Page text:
China’s pension investment is becoming more sophisticated, say analysts, as managers pivot to long-term investments such as biotech and new energy.
The country's pension funds are lagging behind their Asian peers for sustainable returns, leading to calls for Beijing to let them invest in more alternative assets.
As Beijing seeks to expand its pension system it will need to find ways to simplify how the system is managed, instead of maintaining the set of watchdogs that currently have a say.
China’s former central bank governor Zhou Xiaochuan has spoken in favour of letting pension funds invest overseas, a sign senior officials are considering such a move.
If the state pension fund is empowered to push for better ESG standards by local companies, it could help turbo-fuel China's apparent ambitions as an environmentally conscious nation.
After a two-year trial run, the ambitious scheme is being extended nationwide. Investment restrictions and built-in home bias, though, could undermine its effectiveness.
China’s national pension fund will play a greater role in helping local governments grow their pension assets. This should also benefit external asset managers.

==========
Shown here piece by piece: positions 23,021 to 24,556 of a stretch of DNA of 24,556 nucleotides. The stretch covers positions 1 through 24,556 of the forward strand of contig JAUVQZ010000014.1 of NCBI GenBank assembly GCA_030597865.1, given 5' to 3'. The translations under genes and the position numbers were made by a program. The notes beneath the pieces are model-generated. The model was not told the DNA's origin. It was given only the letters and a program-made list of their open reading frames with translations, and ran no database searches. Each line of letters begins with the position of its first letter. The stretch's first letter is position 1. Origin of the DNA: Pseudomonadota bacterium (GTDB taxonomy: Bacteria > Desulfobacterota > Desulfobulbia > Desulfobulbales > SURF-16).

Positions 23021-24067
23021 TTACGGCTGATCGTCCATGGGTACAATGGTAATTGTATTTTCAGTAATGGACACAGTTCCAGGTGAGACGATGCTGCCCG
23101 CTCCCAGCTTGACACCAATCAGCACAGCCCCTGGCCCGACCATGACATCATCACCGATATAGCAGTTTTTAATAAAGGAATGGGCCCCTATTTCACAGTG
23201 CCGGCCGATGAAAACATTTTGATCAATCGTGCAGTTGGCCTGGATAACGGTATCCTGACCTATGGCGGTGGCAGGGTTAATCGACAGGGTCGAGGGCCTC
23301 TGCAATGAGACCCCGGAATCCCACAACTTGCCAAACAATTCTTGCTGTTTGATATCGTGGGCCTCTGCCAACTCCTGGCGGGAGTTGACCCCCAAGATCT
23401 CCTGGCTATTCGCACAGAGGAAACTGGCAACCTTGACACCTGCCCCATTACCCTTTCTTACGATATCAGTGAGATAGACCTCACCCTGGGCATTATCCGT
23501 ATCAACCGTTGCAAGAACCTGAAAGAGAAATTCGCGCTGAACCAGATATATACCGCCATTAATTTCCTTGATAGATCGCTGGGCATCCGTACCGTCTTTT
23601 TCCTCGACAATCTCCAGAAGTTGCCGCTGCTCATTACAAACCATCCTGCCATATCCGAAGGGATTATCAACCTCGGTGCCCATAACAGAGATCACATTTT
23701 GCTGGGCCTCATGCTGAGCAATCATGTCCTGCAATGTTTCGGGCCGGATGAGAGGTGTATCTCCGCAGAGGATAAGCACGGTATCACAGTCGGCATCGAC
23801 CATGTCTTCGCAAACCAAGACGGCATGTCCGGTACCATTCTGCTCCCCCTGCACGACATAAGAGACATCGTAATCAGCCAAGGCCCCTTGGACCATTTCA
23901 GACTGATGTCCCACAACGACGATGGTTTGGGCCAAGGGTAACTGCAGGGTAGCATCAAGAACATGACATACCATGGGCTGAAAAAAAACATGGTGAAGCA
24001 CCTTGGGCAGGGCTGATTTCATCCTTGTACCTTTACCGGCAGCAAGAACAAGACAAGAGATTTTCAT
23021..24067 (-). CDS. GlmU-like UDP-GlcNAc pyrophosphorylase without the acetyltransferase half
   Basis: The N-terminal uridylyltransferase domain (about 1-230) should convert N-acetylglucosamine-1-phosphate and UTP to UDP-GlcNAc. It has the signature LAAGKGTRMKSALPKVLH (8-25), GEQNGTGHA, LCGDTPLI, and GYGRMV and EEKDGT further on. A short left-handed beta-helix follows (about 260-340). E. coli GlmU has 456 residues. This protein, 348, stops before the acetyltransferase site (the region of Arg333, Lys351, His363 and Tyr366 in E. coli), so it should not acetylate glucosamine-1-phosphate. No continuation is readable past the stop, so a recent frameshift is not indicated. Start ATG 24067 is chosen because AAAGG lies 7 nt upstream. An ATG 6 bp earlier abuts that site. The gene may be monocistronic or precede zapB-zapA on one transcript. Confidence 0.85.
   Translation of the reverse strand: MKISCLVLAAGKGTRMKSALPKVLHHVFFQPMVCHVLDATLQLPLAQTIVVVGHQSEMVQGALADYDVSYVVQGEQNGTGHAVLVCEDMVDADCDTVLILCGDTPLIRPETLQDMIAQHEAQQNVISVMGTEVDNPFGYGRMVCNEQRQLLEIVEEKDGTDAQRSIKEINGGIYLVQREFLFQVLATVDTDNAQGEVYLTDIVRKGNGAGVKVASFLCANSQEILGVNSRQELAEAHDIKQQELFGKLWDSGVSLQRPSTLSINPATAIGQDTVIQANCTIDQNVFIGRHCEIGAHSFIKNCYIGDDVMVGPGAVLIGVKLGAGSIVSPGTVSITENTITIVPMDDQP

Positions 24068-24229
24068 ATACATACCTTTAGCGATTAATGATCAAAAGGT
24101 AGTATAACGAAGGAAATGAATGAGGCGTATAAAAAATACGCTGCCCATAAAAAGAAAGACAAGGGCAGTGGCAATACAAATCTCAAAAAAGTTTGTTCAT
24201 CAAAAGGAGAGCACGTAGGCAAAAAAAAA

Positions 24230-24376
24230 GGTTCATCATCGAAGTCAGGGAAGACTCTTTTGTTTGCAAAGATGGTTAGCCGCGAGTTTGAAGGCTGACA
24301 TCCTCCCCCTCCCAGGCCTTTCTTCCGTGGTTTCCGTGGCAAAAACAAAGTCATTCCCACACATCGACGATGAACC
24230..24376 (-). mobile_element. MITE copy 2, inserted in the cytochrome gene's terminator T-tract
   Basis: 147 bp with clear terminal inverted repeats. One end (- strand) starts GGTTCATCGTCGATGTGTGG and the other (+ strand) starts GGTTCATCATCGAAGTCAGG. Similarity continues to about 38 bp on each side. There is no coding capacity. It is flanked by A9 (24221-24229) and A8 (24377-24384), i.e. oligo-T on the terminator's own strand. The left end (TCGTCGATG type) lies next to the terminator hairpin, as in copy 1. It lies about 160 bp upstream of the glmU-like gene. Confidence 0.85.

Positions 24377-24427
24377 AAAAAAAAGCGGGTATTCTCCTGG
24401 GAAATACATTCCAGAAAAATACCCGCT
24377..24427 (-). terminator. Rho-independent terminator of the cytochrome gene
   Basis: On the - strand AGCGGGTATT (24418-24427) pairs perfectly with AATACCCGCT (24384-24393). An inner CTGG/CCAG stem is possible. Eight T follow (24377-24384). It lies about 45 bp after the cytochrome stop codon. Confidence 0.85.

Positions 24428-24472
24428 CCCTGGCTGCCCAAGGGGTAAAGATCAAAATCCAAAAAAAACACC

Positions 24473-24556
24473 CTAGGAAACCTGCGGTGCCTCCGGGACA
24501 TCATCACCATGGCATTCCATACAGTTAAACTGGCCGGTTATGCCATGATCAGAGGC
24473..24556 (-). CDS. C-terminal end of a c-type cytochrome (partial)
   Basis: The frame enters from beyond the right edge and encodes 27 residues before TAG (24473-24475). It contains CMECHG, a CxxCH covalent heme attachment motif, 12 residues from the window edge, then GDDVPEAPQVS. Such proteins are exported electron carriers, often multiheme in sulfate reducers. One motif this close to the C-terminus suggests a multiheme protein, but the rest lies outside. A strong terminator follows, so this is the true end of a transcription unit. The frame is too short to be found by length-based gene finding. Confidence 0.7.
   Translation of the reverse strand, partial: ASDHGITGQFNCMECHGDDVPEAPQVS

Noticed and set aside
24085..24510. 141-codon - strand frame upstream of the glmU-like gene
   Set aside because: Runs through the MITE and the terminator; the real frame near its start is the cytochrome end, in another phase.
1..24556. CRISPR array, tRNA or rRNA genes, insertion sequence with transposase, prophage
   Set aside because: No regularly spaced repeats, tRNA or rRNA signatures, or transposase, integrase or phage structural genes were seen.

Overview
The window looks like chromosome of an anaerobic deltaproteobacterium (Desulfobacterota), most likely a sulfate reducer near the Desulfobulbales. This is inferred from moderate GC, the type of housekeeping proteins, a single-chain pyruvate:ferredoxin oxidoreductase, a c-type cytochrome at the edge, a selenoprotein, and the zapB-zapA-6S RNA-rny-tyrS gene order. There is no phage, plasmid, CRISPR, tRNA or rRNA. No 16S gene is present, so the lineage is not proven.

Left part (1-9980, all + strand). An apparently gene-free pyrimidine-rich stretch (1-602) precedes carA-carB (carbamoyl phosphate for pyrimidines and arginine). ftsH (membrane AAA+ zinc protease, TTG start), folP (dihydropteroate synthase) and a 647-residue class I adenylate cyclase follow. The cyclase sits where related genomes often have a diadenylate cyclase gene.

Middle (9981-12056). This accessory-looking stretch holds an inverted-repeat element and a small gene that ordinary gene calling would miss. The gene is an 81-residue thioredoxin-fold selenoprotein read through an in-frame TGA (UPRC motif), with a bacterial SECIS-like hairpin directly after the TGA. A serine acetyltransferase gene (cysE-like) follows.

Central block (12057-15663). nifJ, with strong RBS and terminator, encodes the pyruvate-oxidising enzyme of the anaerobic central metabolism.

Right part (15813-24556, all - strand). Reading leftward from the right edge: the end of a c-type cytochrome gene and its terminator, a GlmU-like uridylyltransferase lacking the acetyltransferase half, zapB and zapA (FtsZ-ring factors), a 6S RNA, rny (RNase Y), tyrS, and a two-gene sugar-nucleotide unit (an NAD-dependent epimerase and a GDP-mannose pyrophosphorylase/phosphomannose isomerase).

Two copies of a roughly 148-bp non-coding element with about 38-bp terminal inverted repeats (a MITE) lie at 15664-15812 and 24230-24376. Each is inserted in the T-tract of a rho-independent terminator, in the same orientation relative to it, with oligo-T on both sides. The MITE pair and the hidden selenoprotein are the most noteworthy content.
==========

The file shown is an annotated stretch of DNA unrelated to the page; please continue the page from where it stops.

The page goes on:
Industry experts say a proposal by a member of China’s top advisory body to allow the state retirement fund to invest more in equities should be extended to overseas stock purchases as well.
China's state retirement fund manager is to receive more assets from Shanghai and Sichuan province. Detailed rules about a new central adjustment fund will also be released soon.
The Chinese authorities are making efforts to reform corporate governance standards but the state pension fund could help by setting an example, argues one industry advocacy group.
Japan's huge state pension fund is expected to issue new smart-beta mandates later this year, as part of its evolving global asset allocation.
The country's flagship state retirement fund saw its assets swell 6.7% to $300 billion despite posting a return of just 1.73% in 2016. Chairman Lou Jiwei set out its investment plans.